Ilya Smith, a Positive Technologies expert, discovered and helped to fix a critical vulnerability in firmware of Dahua IP cameras, which are widely used for video surveillance in banking, energy, telecommunication, transport, smart home systems, and other areas. This problem affects hundreds of thousands of cameras all over the world produced by Dahua both under its own brand and as OEM models for other brands.
A vulnerability CVE-2017-3223 gained the highest CVSS base score of 10. This security flaw occurs due to buffer overflow in the Sonia web interface designed for remote control of the IP camera. An unauthorised user may submit a crafted POST request to the vulnerable web interface and gain privileged access remotely, which means unlimited control over the IP camera.
"This vulnerability allows any actions with the camera via software: intercept and modify video traffic, add a device into botnet to conduct a DDoS attack like Mirai, and much more. Dahua is the second largest manufacturer of IP cameras and DVR in the world, but the discovered vulnerability can be easily exploited, which once again demonstrates the actual IoT security level," says Ilya Smith, a senior research expert with Positive Technologies.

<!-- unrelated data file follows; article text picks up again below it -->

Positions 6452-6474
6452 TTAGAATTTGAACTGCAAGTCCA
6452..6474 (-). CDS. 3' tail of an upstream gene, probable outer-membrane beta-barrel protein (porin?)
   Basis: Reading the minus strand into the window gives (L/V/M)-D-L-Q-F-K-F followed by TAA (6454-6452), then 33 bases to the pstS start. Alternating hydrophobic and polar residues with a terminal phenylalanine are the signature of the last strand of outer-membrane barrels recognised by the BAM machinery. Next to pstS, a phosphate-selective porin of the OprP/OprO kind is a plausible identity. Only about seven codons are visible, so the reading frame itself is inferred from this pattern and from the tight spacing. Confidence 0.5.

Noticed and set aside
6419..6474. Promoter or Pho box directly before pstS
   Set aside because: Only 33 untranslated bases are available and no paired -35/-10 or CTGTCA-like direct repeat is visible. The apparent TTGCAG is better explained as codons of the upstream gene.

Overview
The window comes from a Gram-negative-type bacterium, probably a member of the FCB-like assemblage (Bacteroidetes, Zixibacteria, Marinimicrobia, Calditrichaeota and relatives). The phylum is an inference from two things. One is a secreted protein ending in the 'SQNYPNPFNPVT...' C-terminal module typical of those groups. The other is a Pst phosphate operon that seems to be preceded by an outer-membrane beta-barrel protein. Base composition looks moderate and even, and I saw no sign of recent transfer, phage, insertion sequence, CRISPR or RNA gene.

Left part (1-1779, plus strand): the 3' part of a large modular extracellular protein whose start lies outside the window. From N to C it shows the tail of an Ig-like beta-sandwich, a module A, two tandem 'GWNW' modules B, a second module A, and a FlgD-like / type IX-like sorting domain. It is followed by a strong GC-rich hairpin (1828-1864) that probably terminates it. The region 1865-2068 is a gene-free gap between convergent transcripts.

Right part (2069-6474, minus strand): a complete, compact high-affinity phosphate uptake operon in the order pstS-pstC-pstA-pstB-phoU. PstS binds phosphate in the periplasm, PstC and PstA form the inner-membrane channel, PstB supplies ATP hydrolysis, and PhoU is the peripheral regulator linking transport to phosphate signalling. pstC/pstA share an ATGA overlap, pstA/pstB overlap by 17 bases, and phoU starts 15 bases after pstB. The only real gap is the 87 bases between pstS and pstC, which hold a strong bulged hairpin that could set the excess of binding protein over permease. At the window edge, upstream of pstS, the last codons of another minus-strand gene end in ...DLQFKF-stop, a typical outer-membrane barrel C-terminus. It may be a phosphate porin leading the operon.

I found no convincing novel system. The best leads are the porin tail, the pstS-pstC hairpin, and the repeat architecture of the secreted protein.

The vulnerability is discovered in IP cameras with DH_IPC-ACK-Themis_Eng_P_V2.400.0000.14.R.20170713 and older firmware versions. To fix this bug, update the firmware to DH_IPC-Consumer-Zi-Themis_Eng_P_V2.408.0000.11.R.20170621. You can find further information on the CERT website of Carnegie Mellon University.
According to the research by Positive Technologies, malicious users can get access to over 3.5 million IP cameras all over the world. Moreover, about 90 percent of all DVR systems currently used by small and medium-sized businesses for video surveillance contain certain vulnerabilities and thus can be hacked.
This is not the first case of partnership between the two companies. In 2013, Positive Technologies helped to identify and fix multiple vulnerabilities in Dahua DVR.